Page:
#86: The woman who couldn’t smell; solving the climate and biodiversity emergencies; China’s quantum of solace
Imagine going your whole life without being able to smell - and then suddenly you can. The team tells the amazing story of a woman who first gained the ability to smell aged 24 - a case which has scientists baffled. Efforts to tackle the climate and biodiversity crises need to be unified. We hear from Nathalie Pettorelli of the Zoological Society of London, lead author of a new paper calling for a more joined up approach, with an emphasis on nature-based solutions. The team discusses the latest developments in quantum computing, including a city-wide quantum communications network in China that has been running for almost three years - showcasing how a future quantum internet might work. They also find out why cuttlefish are being compared to ancient Romans, and explore the reasons behind the UK’s winter fuel crisis. On the pod are Rowan Hooper, Penny Sarchet, Matt Sparkes and Alice Klein. To read about these stories and much more, subscribe at newscientist.com/podcasts.
#85: The violent frontline of climate change; bringing back the mammoth; another first for SpaceX
In some parts of the world, taking a stand for the planet can be incredibly dangerous. This week we hear from Laura Furones, of the campaign group Global Witness, on the finding that 227 environment activists were murdered in 2020. She explains why this is happening and what needs to be done to protect these people. In de-extinction news, $15 million has been given to a team hoping to bring mammoths back to life. While exciting news for some, evolutionary biologist Tori Herridge discusses the ethical implications of creating mammoth-elephant hybrids. The team finds out the latest on the UK’s plans to vaccinate children, and whether the country is likely to face another lockdown. They also discuss the SpaceX Inspiration4 mission, and learn that cows are easier to potty train than toddlers. Your hosts on the pod are Rowan Hooper and Penny Sarchet. To read about these stories and much more, subscribe at newscientist.com/podcasts.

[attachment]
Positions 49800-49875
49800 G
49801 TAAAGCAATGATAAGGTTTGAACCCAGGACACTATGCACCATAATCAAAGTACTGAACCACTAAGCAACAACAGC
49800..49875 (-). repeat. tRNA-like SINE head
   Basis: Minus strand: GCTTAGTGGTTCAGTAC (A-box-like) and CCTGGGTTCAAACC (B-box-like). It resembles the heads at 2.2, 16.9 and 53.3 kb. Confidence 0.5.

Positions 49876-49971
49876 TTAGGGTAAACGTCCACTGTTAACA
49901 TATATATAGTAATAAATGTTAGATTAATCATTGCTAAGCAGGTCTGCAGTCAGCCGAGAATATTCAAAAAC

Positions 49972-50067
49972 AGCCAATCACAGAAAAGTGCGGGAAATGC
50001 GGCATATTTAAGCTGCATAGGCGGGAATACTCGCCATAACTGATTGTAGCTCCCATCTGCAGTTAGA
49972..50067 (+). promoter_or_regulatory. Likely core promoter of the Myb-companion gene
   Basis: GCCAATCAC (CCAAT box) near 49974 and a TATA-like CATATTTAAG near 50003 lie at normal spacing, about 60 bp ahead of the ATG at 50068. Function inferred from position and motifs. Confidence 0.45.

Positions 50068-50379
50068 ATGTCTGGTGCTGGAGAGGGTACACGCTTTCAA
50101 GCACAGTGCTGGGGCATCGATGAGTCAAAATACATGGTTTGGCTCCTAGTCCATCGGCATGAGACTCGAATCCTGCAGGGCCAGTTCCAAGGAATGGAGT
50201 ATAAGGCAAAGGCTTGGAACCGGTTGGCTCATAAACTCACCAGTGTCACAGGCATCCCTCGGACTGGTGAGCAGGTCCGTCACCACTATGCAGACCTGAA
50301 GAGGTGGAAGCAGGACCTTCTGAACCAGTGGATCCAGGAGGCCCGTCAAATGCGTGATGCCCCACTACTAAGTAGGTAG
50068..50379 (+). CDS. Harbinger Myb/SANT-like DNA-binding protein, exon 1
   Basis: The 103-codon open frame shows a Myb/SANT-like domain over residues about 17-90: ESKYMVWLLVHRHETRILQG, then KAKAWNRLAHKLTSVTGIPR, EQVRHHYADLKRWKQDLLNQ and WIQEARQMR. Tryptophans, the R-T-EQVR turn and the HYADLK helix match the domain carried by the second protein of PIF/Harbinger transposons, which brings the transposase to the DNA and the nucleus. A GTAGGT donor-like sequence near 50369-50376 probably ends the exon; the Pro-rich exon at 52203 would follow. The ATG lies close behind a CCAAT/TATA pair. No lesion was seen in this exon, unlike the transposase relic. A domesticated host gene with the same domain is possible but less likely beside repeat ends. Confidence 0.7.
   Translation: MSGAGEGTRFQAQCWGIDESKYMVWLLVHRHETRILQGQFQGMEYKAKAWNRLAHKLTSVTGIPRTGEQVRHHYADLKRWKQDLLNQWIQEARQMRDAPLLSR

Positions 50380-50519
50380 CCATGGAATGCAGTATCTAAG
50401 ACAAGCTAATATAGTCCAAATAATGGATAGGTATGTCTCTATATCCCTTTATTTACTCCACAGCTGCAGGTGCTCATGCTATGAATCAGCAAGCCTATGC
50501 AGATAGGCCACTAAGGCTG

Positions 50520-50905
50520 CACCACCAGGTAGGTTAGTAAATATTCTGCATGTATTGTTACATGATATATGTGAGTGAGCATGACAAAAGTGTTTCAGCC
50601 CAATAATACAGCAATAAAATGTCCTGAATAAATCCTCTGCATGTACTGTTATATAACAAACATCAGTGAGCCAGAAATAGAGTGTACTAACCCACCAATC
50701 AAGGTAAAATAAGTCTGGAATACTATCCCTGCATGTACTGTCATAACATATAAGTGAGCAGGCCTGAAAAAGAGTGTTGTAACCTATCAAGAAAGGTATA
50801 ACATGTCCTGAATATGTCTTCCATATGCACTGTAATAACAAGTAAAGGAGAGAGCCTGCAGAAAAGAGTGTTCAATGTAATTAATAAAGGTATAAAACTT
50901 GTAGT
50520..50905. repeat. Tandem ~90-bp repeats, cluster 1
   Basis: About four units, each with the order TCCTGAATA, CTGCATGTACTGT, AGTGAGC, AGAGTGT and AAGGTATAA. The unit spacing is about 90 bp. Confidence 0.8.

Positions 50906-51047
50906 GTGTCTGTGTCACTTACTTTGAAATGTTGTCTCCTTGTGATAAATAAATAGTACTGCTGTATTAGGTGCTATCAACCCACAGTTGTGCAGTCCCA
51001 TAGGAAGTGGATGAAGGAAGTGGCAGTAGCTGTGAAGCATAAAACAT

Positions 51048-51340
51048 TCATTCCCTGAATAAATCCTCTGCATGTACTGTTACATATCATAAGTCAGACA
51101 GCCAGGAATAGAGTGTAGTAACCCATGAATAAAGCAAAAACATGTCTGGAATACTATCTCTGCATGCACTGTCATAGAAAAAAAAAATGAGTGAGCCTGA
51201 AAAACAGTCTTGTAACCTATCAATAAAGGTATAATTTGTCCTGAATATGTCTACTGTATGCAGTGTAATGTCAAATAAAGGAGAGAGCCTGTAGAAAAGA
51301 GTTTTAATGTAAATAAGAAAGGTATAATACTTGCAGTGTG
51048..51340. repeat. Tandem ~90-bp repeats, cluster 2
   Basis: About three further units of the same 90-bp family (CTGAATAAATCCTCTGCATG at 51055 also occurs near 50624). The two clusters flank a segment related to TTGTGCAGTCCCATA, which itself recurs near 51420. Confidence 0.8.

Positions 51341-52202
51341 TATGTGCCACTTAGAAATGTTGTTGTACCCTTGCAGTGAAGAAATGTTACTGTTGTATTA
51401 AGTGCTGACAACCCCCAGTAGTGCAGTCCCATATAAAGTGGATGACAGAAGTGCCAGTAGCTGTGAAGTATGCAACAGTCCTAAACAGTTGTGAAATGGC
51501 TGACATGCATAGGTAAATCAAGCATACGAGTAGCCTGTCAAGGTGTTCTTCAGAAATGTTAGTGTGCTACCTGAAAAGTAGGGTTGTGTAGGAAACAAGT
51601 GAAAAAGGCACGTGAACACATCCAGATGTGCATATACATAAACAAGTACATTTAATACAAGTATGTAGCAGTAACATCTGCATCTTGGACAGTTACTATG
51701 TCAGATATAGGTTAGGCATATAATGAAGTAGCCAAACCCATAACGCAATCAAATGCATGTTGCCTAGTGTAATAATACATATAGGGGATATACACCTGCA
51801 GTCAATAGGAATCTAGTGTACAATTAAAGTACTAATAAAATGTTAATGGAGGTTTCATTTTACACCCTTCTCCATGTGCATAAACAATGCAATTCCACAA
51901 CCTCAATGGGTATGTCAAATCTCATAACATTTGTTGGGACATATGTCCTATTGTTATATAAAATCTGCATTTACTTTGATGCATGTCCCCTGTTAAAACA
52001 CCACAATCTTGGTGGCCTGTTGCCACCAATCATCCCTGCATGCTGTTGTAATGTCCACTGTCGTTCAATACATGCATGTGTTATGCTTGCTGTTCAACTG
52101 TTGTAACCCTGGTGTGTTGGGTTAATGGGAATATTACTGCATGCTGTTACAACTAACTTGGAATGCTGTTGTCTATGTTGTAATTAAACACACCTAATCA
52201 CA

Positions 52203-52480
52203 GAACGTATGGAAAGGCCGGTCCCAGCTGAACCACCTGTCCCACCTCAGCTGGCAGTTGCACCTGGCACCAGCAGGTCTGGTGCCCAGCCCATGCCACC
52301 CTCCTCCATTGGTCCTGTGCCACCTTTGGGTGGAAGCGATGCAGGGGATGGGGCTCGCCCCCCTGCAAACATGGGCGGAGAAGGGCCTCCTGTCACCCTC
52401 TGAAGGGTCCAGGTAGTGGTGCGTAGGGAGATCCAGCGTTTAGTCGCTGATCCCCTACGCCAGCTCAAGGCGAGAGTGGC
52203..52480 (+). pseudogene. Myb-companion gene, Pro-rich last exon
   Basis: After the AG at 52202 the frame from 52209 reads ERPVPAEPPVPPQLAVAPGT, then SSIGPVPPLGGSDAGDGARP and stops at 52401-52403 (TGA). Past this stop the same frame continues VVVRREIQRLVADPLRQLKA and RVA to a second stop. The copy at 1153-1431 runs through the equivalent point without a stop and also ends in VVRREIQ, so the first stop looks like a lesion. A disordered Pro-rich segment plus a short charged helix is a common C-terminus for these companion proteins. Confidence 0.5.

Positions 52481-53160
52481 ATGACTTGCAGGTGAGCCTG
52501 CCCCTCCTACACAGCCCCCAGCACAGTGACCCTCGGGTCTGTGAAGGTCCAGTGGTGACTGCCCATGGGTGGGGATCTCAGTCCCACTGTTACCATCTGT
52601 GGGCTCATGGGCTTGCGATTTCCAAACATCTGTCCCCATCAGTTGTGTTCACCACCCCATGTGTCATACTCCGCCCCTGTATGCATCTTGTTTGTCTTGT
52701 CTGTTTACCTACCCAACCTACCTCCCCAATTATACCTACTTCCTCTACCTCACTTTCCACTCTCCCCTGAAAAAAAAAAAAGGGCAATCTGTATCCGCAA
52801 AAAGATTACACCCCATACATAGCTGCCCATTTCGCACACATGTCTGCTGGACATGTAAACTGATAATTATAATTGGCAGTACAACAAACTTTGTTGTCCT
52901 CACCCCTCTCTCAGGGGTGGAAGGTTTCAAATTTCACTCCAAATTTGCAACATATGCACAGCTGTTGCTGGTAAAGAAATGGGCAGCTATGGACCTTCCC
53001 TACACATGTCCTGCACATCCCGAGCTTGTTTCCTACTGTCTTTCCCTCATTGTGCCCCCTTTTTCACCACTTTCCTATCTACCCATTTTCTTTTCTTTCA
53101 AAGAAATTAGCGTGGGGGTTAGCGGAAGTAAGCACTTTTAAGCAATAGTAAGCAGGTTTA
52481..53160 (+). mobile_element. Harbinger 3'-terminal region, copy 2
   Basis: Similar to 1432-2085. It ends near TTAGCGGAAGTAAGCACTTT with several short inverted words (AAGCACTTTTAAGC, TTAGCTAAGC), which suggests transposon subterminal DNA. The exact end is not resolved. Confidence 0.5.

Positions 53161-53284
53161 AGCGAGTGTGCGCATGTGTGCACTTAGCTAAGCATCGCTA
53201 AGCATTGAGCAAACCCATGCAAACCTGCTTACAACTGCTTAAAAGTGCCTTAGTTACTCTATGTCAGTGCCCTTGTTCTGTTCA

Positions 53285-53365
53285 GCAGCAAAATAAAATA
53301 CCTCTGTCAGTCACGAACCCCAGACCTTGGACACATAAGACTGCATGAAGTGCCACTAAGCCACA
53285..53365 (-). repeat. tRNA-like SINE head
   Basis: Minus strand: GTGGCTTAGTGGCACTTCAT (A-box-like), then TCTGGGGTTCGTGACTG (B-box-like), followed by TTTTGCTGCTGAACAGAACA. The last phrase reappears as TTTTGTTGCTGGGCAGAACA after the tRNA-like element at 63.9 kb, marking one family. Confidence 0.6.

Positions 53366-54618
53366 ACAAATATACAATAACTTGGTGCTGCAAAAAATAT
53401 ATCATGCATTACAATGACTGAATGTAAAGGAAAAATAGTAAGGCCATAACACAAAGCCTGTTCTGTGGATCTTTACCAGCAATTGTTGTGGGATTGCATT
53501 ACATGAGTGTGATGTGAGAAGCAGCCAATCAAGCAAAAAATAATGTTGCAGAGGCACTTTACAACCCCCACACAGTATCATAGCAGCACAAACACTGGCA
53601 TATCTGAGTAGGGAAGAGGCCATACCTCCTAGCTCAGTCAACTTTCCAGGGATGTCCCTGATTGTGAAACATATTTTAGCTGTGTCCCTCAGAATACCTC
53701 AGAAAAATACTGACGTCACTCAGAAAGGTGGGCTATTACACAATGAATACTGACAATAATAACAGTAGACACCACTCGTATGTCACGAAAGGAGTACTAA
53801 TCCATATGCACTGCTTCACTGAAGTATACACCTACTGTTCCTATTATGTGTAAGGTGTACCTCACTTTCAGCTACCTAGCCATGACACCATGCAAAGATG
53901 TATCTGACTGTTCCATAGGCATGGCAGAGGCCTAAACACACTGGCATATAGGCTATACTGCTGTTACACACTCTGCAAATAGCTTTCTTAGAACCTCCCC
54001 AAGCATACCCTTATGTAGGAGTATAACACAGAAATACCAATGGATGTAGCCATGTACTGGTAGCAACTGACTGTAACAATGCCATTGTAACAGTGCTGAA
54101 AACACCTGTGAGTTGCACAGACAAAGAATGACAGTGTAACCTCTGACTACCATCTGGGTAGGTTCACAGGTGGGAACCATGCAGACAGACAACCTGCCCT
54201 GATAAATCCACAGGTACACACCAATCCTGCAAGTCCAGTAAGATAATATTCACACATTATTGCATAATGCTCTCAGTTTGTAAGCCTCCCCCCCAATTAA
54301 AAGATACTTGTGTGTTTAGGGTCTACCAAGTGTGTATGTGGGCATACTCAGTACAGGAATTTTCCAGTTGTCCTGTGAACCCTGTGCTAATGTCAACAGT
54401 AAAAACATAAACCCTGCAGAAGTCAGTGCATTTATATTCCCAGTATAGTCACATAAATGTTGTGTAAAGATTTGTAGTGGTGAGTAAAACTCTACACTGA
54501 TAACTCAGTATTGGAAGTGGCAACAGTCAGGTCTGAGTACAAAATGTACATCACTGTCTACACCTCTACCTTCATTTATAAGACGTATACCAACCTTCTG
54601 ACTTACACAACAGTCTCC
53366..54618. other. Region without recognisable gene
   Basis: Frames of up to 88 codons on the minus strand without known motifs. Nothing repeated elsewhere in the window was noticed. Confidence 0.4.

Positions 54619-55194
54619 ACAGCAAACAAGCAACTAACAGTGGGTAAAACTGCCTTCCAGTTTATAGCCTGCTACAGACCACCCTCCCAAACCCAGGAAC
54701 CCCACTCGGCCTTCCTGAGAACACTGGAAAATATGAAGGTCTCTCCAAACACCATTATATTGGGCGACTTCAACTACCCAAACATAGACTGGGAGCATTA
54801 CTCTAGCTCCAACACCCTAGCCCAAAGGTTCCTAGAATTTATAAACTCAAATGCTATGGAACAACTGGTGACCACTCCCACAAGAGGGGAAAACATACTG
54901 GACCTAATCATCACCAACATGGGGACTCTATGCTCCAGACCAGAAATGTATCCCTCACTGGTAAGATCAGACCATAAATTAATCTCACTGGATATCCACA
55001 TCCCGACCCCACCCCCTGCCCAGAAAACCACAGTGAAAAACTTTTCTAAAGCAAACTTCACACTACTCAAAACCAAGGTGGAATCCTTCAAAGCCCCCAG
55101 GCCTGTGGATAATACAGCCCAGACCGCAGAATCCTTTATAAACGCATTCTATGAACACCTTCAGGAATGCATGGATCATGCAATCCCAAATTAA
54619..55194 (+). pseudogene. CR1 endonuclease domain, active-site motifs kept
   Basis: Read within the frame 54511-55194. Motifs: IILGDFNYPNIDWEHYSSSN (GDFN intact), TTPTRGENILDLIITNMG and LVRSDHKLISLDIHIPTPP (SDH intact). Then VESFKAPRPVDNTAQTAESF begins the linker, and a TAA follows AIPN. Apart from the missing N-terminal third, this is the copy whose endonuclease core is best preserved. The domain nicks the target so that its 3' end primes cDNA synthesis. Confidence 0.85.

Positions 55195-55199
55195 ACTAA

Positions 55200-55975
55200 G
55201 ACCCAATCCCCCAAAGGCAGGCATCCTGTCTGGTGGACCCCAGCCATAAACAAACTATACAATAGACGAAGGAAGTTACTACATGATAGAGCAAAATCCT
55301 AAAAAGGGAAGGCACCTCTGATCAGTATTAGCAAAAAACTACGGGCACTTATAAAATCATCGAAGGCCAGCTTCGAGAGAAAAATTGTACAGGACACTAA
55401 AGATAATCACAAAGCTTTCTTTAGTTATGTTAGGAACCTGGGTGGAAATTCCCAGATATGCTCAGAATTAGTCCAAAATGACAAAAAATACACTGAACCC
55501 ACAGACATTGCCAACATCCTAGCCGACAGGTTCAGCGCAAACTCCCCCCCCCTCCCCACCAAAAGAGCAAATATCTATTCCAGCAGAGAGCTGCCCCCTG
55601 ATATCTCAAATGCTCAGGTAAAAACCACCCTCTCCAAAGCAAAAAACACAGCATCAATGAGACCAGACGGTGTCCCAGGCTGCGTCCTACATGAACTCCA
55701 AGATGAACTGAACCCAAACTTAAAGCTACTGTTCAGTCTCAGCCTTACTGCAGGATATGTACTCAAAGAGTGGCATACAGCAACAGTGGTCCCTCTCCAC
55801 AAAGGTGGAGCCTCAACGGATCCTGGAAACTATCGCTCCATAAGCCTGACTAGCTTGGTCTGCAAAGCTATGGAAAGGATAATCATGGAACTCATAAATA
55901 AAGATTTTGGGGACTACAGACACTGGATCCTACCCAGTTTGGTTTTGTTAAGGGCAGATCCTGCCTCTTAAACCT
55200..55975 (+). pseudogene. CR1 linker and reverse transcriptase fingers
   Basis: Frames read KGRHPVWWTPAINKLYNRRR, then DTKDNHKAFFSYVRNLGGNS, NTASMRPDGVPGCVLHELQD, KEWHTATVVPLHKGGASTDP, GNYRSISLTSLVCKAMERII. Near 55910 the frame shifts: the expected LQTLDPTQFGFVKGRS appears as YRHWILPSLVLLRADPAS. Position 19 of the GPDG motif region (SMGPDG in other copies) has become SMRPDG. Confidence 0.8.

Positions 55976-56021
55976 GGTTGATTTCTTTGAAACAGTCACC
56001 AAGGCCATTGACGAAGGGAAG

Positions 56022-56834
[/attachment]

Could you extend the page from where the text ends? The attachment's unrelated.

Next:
#84: Health benefits of male flatulence; cave dwellings on Mars; covid booster shots
Great news for the more flatulent among us - breaking wind is a sign of good gut bacterial health. The team discusses a slightly unsavoury experiment in which men weighed their poos, stored them in freezers, and even had their farts measured… all in the name of science. The team also questions the wisdom of rolling out covid-19 booster jabs. Some countries are already gearing up to deliver dose number three, all while poorer populations struggle to get their hands on a first dose. Potential homes have been identified for Martians of the future - the team talks about the discovery of caves on Mars which could be turned into settlements for human explorers. They also discuss the news of a billionaire-funded lab that’s been set up with the aim of ‘curing’ the ageing process. And you even get to hear the words of a swearing duck which has learnt to say ‘you bloody fool’ - yeah, you read that right. On the pod are Rowan Hooper, Penny Sarchet and Alice Klein. To read about these stories and much more, subscribe at newscientist.com/podcasts.
We subscribe to the weekly New Scientist magazine as well. Enjoy listening to NS podcast while waiting for new issue!
Good except one unnecessary host
Great content, Tiffany is annoying - annoying voice, annoying questions not sure why she is in the podcast
it’s ok but
enough with the corona talk